Yes, less than a year ago I took a new role at NIEHS as a Health Scientist in the Division of the National Toxicology Program (DNTP). This job is split pretty evenly between two main responsibilities. One is to lead the peer review unit that ensures that NTP reports (comprehensive documents on substances that might pose a risk to human health) get reviewed by external experts in the field. The other part of my job is to serve as the Designated Federal Official for NTP Board of Scientific Counselors meetings and Scientific Advisory Committee on Alternative Toxicological Methods meetings. This includes making sure the meetings run smoothly and serving as a liaison between board members and DNTP staff.
WHAT CAREER ADVICE WOULD YOU OFFER TO CURRENT DUKE STUDENTS INTERESTED IN A SIMILAR CAREER TRAJECTORY?
For anyone interested in science writing, the best piece of advice I can give is to get experience now. There’s no better time to dip your toes into this field, and the more experience you have, the more likely you will secure a AAAS Fellowship or other internship position that will help you launch your career. Also, it’s important to realize that science writing experience can come in many shapes and sizes: you could write a post for your department website, start your own blog, intern at the Duke communications office, or submit a piece to an external website.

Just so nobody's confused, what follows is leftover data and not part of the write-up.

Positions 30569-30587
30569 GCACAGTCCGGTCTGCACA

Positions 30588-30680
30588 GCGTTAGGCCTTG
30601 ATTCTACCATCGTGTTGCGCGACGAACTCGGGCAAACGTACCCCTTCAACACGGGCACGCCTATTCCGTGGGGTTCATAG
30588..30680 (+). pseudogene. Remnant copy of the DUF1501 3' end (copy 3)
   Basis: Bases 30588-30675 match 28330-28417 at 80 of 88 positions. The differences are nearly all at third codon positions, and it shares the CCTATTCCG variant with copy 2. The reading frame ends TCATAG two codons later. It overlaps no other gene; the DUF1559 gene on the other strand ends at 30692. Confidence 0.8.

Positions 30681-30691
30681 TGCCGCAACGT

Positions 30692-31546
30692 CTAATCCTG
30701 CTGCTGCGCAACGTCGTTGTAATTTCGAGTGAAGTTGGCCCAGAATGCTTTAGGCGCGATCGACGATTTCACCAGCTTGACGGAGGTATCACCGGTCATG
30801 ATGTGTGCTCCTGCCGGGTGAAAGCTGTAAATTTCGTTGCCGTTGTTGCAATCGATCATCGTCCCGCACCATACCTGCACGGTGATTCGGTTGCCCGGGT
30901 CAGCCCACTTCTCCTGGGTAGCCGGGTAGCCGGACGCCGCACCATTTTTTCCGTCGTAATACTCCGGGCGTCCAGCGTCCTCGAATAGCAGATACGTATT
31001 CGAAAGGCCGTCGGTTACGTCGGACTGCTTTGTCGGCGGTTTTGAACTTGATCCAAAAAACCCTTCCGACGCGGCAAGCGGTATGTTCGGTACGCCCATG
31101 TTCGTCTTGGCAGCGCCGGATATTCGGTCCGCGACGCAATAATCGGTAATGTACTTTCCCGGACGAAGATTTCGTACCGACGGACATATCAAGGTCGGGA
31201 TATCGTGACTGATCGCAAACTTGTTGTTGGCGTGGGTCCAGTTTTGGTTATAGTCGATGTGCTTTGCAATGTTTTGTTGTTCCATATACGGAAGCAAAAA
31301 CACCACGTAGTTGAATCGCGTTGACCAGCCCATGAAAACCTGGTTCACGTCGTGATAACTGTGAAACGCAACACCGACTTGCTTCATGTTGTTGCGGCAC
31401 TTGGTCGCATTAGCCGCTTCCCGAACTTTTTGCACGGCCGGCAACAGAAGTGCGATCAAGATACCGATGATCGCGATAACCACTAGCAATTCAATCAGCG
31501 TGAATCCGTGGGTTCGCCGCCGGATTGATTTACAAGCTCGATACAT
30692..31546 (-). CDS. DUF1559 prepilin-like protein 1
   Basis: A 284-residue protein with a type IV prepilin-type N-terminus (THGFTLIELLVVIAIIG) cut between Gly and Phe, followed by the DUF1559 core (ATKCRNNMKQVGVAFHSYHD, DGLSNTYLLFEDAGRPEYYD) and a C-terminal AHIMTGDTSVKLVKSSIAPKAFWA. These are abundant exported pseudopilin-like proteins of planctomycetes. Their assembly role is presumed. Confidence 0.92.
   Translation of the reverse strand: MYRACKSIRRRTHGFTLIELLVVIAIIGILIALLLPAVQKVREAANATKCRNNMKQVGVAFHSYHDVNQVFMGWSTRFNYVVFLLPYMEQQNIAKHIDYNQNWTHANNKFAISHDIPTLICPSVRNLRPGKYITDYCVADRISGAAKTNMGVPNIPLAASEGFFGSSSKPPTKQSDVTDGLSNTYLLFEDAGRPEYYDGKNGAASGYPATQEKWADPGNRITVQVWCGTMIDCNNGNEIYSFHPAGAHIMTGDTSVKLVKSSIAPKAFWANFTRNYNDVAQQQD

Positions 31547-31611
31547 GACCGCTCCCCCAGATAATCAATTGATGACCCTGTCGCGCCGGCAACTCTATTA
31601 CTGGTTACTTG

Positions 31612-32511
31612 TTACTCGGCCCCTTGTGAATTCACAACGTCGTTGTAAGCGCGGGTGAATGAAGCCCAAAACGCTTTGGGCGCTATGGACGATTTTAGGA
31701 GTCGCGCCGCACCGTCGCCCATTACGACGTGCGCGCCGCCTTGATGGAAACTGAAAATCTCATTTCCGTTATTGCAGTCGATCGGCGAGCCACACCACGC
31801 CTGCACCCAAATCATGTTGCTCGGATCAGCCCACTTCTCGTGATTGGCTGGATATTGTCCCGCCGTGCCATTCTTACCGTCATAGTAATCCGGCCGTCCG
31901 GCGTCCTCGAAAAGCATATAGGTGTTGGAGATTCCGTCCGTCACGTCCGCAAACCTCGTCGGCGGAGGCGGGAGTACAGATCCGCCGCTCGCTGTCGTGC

More generally, I advise all grad students to try everything! Do you like teaching? Try a semester of TAing. Do you like speaking? Host a podcast. How about project management? Join a Bass Connections team. This is the time to test the waters!
Ph.D. candidate in Integrated Toxicology and Environmental Health Program
Christine Crute is a Ph.D. candidate in the Integrated Toxicology and Environmental Health Program. Her overarching research objective is to better understand how environmental factors impact maternal and child health throughout reproduction, pregnancy, and child development. She is passionate about science education and communication and hopes to pursue a related career to promote science literacy, community empowerment, and improved health outcomes for all.
Professional Development Tag
- Bass Instructional Fellowships
- Careers Beyond Academia